A girl's statue symbolizing victims of Japan's wartime sexual slavery will be unveiled in Washington this week in a first step toward placing the statue in the US capital city permanently, organizers said Wednesday.
The statue, made in South Korea and shipped to the United States last month, will be formally unveiled in a welcoming ceremony at the National Sylvan Theater on Saturday, organizers said. It is of the same size of a similar statue set up in front of Japan's Embassy in Seoul.
Organizers said they hope to place the statue permanently in Washington but are having a hard time finding the right site. After the ceremony, the statue will be kept at an undisclosed location until a permanent site is determined, they said.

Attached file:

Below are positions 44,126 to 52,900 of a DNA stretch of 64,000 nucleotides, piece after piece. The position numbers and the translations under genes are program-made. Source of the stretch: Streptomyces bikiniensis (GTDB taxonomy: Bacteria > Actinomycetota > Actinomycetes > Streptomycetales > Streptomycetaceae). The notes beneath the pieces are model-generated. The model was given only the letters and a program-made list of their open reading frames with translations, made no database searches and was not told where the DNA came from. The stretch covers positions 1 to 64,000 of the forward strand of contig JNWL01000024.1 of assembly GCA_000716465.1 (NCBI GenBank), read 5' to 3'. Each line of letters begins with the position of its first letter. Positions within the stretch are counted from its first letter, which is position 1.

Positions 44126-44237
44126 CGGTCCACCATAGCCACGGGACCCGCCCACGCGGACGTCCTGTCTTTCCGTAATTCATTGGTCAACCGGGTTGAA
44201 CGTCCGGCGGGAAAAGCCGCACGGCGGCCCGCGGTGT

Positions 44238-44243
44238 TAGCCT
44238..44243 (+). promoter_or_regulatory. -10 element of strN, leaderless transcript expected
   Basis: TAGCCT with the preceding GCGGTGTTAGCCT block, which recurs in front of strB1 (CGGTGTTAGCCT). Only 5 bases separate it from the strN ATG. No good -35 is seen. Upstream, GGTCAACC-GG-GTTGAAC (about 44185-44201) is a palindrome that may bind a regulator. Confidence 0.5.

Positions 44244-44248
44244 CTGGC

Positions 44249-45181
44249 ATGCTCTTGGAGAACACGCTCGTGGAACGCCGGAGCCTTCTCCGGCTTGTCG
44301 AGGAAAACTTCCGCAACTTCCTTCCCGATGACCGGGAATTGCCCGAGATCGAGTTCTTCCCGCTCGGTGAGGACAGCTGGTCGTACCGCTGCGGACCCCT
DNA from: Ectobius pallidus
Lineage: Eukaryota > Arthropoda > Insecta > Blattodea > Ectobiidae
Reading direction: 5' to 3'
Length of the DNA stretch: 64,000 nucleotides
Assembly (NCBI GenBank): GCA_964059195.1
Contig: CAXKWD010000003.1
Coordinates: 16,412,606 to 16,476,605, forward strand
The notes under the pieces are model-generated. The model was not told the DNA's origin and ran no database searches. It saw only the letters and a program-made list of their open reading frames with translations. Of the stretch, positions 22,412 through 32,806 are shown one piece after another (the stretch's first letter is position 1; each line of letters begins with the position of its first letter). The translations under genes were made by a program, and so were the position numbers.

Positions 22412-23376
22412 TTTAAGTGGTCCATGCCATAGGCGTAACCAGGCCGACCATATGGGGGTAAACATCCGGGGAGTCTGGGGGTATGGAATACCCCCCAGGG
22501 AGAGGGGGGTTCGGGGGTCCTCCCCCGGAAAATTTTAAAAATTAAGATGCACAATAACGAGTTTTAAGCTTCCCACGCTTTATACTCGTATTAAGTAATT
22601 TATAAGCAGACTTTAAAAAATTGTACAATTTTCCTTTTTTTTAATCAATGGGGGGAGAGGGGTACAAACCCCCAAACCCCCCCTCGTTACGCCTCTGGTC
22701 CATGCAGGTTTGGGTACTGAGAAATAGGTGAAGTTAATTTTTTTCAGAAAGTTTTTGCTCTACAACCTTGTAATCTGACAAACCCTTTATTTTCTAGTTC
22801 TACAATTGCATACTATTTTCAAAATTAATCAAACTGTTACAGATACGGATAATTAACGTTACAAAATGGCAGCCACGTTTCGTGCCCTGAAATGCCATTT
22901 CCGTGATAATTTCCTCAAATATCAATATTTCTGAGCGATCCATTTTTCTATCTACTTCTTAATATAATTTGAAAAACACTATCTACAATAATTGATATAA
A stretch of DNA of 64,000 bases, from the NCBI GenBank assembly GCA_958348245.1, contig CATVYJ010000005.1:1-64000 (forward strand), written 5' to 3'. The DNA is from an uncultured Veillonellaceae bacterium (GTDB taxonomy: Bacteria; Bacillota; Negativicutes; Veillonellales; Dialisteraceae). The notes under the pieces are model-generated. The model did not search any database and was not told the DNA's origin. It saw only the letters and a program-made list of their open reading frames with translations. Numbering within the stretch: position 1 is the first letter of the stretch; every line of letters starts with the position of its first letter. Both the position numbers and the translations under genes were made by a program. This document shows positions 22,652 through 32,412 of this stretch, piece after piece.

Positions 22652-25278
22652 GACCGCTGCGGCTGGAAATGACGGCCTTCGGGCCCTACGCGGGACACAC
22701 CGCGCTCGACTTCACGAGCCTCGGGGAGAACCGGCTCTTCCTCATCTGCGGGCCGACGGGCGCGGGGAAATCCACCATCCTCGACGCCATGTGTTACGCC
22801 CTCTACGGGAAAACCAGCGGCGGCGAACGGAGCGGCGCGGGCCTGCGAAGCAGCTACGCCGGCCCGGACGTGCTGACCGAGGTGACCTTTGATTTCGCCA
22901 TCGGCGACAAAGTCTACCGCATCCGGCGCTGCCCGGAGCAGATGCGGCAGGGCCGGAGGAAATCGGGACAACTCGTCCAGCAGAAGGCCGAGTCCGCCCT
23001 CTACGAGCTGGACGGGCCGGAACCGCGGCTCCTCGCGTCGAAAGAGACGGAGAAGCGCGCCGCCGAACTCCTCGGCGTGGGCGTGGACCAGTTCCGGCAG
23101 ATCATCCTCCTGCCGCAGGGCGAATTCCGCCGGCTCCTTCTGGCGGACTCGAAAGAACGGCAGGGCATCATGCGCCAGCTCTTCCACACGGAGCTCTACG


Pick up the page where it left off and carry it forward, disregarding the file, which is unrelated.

"We will use this unveiling ceremony as an opportunity to speed up efforts to look for a right site," Lee Jae-soo, secretary-general of an organization pushing for the statue's establishment in Washington, told reporters.
Seoul Mayor Park Won-soon has sent a letter to D.C. Mayor Muriel Bowser, expressing gratitude for the city's cooperation in organizing the unveiling ceremony and expressing hope for continued support for finding a permanent establishment site, organizers said.
If established, the Washington statue would be the third of its kind in the US after those in California and Michigan.
"The only thing in my mind is that I hope the girl's statue will be erected as early as possible," Kil Won-ok, a sexual slavery victim, said during the news conference. (Yonhap)